Exclusive: Senator urges Biden administration to thwart fraudulent Obamacare enrollments

Stronger actions are needed immediately to thwart insurance brokers who fraudulently enroll or switch people in Affordable Care Act coverage, Sen. Ron Wyden, chairman of the powerful Senate Finance Committee, said Monday.

"We want the Centers for Medicare & Medicaid Services to hold these brokers criminally responsible for ripping people off this way," he told KFF Health News.

In a sharply worded letter sent to CMS Administrator Chiquita Brooks-LaSure, the Oregon Democrat expressed "outrage" over the practice, which nets unscrupulous agents commission payments while leaving consumers with a potential host of problems, from losing access to their regular doctors or treatments to higher deductibles and even owing taxes.

Noting that tens of thousands of Americans have been victimized, Wyden called on regulators to step up enforcement and be more proactive in notifying potentially affected consumers. He vowed to introduce legislation that would make participating in such schemes subject to criminal penalties.

"CMS must do more and you must do it now," he wrote in his letter.

Complaints about such unauthorized enrollment schemes have grown in recent months. KFF Health News has reported that unscrupulous brokers or agents can easily access policyholder information to change their coverage through private commercial platforms integrated with the federal Obamacare marketplace, healthcare.gov, which serves 32 states.

The challenge for federal regulators is to thwart the activity without reducing enrollment — a top priority for President Joe Biden's administration.

CMS, which oversees the federal website, said it's working on regulatory and technological fixes and can suspend or terminate problem agents' access to healthcare.gov.

The agency will respond directly to Wyden, said Jeff Wu, acting director of CMS' Center for Consumer Information & Insurance Oversight, in a written statement. He further noted that the agency is "consistently evaluating opportunities to identify and resolve issues sooner, including through outreach, technical assistance, and compliance actions."

Ronnell Nolan, president and CEO of Health Agents for America, whose group has been outspoken about the need for regulators to do more, welcomed Wyden's involvement and the potential for criminal penalties for perpetrators.

"It's a crime when a person's insurance is taken from them when they're in the middle of cancer treatment or on a transplant list and they're put in a predicament where they might lose their life because of the fraudulent activity," she said.

After initially declining to quantify the problem, CMS this month issued a statement saying it had received more than 90,000 complaints in the first quarter of 2024 about unauthorized enrollments and plan switches. While the number of complaints represents a small percentage of the more than 16 million enrollments processed through healthcare.gov for this year's coverage, it may understate the breadth of the problem, as complaints likely don't reflect the magnitude of cases.

Although Wyden lauded CMS' efforts to fix problems already encountered by consumers, he said in his letter that the agency needs to be more proactive about preventing them.

He urged regulators to contact potentially affected consumers instead of waiting to investigate only after a policyholder files a complaint, which sometimes doesn't occur until weeks or months after a plan is switched.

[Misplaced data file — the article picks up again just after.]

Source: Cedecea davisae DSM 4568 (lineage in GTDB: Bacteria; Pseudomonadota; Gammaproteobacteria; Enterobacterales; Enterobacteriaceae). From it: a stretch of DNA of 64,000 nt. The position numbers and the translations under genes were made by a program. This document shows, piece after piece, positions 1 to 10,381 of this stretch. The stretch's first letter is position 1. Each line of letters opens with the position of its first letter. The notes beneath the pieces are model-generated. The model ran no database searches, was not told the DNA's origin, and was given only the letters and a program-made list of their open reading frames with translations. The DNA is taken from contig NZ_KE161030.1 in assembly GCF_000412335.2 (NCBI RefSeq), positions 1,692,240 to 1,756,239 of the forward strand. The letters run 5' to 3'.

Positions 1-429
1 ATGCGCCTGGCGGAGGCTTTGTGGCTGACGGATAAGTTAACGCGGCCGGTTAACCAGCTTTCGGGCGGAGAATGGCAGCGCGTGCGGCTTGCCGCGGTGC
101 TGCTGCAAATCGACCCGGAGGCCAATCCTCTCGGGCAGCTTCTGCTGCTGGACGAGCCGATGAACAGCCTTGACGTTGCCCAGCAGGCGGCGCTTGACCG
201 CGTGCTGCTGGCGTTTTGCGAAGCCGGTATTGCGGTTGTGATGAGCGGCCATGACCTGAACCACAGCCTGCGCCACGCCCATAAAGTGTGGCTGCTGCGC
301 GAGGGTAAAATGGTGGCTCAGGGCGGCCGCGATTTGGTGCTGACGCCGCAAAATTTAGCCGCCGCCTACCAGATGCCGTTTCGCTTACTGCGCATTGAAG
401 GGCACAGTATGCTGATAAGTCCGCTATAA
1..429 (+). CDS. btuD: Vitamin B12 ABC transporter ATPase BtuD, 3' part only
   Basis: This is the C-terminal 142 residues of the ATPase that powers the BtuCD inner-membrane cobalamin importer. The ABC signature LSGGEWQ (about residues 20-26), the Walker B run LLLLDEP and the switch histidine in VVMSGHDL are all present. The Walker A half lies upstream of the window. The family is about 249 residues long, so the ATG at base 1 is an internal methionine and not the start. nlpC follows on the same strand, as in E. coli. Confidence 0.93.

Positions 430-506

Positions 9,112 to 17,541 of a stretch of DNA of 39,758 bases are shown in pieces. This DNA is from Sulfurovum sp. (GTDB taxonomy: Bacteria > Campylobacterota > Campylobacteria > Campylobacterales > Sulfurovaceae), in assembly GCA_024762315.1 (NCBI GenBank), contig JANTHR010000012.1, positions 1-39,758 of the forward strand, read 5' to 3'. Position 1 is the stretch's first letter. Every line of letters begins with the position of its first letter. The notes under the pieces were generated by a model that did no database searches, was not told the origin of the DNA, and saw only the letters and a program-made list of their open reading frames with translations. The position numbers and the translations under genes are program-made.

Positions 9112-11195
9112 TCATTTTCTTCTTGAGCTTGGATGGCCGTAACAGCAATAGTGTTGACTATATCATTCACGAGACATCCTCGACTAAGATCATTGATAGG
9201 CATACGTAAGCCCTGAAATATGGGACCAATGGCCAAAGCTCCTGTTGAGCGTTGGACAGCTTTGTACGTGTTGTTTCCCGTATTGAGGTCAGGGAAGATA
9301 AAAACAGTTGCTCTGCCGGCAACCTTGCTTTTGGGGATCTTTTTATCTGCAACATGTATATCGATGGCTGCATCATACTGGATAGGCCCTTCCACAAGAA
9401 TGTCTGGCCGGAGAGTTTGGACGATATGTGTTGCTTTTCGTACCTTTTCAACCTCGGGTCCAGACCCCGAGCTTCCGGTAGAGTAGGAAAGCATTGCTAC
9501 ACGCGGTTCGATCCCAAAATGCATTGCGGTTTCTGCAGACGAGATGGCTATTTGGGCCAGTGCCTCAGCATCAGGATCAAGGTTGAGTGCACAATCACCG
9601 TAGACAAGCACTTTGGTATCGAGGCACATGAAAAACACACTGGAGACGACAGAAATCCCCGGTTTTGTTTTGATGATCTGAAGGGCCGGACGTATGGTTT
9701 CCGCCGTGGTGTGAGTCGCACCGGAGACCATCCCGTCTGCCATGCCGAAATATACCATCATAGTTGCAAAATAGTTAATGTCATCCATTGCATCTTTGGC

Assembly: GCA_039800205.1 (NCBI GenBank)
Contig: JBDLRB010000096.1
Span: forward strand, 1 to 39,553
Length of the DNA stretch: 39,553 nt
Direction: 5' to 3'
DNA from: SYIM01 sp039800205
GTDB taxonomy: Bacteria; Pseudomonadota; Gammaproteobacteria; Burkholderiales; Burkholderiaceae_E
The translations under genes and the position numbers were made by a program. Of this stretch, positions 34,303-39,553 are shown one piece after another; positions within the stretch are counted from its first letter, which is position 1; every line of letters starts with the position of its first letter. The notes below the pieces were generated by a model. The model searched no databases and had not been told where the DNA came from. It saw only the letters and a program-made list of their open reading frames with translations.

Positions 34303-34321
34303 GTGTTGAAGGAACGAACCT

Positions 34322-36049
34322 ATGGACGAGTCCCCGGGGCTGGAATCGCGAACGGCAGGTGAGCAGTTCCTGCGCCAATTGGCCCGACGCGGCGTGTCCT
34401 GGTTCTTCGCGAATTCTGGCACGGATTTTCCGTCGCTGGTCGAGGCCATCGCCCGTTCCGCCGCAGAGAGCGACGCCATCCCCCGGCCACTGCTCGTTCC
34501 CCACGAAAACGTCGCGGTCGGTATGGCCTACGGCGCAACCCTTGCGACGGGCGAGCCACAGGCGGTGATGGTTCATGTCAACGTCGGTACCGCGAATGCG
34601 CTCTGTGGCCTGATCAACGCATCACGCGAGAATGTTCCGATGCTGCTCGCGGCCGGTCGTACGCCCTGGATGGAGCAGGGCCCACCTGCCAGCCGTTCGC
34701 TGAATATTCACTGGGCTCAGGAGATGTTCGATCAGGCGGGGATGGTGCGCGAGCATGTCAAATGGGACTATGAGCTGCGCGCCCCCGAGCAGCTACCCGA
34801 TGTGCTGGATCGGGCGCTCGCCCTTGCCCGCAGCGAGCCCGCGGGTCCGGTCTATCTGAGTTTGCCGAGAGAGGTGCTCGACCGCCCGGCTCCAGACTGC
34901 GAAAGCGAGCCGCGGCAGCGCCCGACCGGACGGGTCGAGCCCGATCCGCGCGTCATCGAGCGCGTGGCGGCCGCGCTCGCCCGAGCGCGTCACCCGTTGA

It can be difficult for victims to recognize the changes. Rogue agents don't obtain their consent, and many are signed up for plans that have no monthly premiums, so they don't get a bill. Other consumers unknowingly enroll when they respond to misleading marketing promising gift cards, "government subsidies," or other financial help.

Rather than wait for a consumer to complain, regulators could reach out directly when they see a policy submitted or changed by a broker or agency that has been found to be fraudulently enrolling others, Wyden wrote.

Wyden also said CMS should use its authority to impose civil penalties, up to $250,000, against "brokers who submit fraudulent enrollments."

"I am disappointed these penalties have not yet been used to hold bad actors accountable," he wrote.

Finally, he wants the agency to review private-sector platforms used by agents and brokers to enroll consumers in ACA plans. Those private companies are not used by 18 states and the District of Columbia, which run their own ACA marketplaces. The state-run marketplaces impose additional layers of identity-proofing and other security measures and have reported far fewer problems with unauthorized enrollment.

Dozens of private "enhanced direct enrollment" entities are certified by CMS to integrate with healthcare.gov. Their involvement was expanded during the Trump administration, which also sharply reduced funding for nonprofits to help with outreach and enrollment.

The platforms were designed to be simpler to use than healthcare.gov. But they have drawn criticism from agents, who say the private websites make it too easy for unscrupulous brokers or others to access policyholder information and make changes. Currently, more than half of federal marketplace enrollments are assisted by agents or brokers, and most act legitimately, regulators and others say.

Kaiser Health NewsThis article was reprinted from khn.org, a national newsroom that produces in-depth journalism about health issues and is one of the core operating programs at KFF - the independent source for health policy research, polling, and journalism.

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